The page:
Summary of Thailand

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This is going to sound like something I will start every other country summary I write, but I like Thailand.  With a tropical climate and lovely scenery and kind people what’s not to like?

One of the main reasons I enjoy being in Thailand by the way is something that harks back to my childhood and visiting Hungary every summer- I’m too young to remember the communist days but have vivid memories of the rapid Westernization that followed it, when going to see what the “new” things were was a highlight from the first McDonalds to the first shopping mall.  Thailand reminds me of this- globalization coupling with old culture
in odd ways one wouldn’t expect (see photo below!), so that I’m sure if I return in a few years many things will have changed.  Hopefully for the better, but the jury is out on that for now…

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Highlights:

– The awesome hotel and hospitality at the first place I stayed in Thailand

– Coconuts: Always less than a dollar, chopped in front of you, and handed over with straw and spoon for consumption.  I have been on a coconut binge since I got here because I hate coconut back home but love it here when it’s fresh, and am taking full advantage.

– Having my cousin Judit here for two weeks!  Can’t wait to make it to Hungary come April so we can go out again, even if Hungary doesn’t dispense alcohol in bucket form…

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– And Adrian, our other great friend we made in Thailand.  We parted a few days ago as he headed on to Myanmar (Burma), where there’s no real Internet but I hope all is well.

– Learning to scuba dive.  It’s awesome, and you should all learn how to do it.  We particularly lucked out as we ended up getting one-on-one instruction- a definite bonus- and we made so many great friends at Buddha view.  I am looking forward to going diving again later on my trip!

While talking about diving, by the way, my favorite dive was a night dive we did on our last night on Ko Tao (where we were given a torch and plunged into the darkness).  And while diving during the day is best described as snorkeling 2.0, night diving is so magically different from anything I’ve done.  I felt like I was an astronaut exploring a faraway alien world- in fact, it was hard to believe the underwater world is the same as ours.  I got to thinking about this a lot- I spent last summer working at The SETI Institute* of course, where you spend a lot of time thinking about communicating with alien civilizations, and I spend some time now wondering how we expect to converse with aliens when we know so little about communicating with the other species on our own planet.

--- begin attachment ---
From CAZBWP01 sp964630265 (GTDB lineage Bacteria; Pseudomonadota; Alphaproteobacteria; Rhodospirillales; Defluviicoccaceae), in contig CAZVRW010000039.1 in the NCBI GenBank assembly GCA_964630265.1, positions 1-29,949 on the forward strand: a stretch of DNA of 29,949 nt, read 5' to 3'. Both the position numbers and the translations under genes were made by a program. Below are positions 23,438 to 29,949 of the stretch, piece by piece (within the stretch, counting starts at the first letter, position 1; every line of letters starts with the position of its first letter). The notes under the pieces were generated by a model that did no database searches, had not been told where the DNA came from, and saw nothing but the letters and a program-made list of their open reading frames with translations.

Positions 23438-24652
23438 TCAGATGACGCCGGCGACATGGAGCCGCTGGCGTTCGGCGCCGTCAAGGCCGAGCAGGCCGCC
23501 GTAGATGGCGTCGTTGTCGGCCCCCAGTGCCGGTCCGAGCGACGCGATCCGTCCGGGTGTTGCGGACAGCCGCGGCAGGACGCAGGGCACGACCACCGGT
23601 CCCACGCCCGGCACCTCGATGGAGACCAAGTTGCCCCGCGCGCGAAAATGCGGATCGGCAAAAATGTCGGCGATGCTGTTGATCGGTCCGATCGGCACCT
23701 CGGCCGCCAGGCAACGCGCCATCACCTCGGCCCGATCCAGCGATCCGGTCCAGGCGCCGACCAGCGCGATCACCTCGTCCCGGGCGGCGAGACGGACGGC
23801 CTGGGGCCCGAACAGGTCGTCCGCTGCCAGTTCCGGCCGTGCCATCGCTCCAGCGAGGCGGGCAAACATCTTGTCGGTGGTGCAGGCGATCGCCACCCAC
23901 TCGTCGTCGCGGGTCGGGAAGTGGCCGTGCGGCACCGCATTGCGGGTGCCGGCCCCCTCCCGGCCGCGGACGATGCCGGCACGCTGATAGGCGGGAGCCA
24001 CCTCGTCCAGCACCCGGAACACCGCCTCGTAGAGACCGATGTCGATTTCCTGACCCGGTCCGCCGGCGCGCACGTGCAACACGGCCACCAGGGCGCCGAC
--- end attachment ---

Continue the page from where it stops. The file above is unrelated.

*Hi to all the SETI people who have “The SETI Institute” in Google Alerts and are now reading these words!

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– Ko Tao: I almost don’t want to mention this island lest it become another Ko Samui, and in fact the main beach is heading in that direction, because it really was idyllic from its pristine beaches to jungle interior and its magnificent diving and laid-back style.  Trust me, if you’re looking for an ideal island, head to Ko Tao as you won’t regret it.

– Beach barbecues: On the islands every night you see the day’s catch placed out at restaurants with prices, and you pick whichever one looks tasty and it’s slapped on the grill for you.  I will never forget the magnificent giant grilled garlic prawns of the Buddha View barbecue.

– Prices: These are definitely anyone’s friend in this part of the world- right now we’re at 35 Thai baht to the US$, meaning if you spend more than a few dollars at a meal it’s probably because you bought others a few drinks!

– Bangkok I will remain neutral on, though if you want to go shopping you should head here.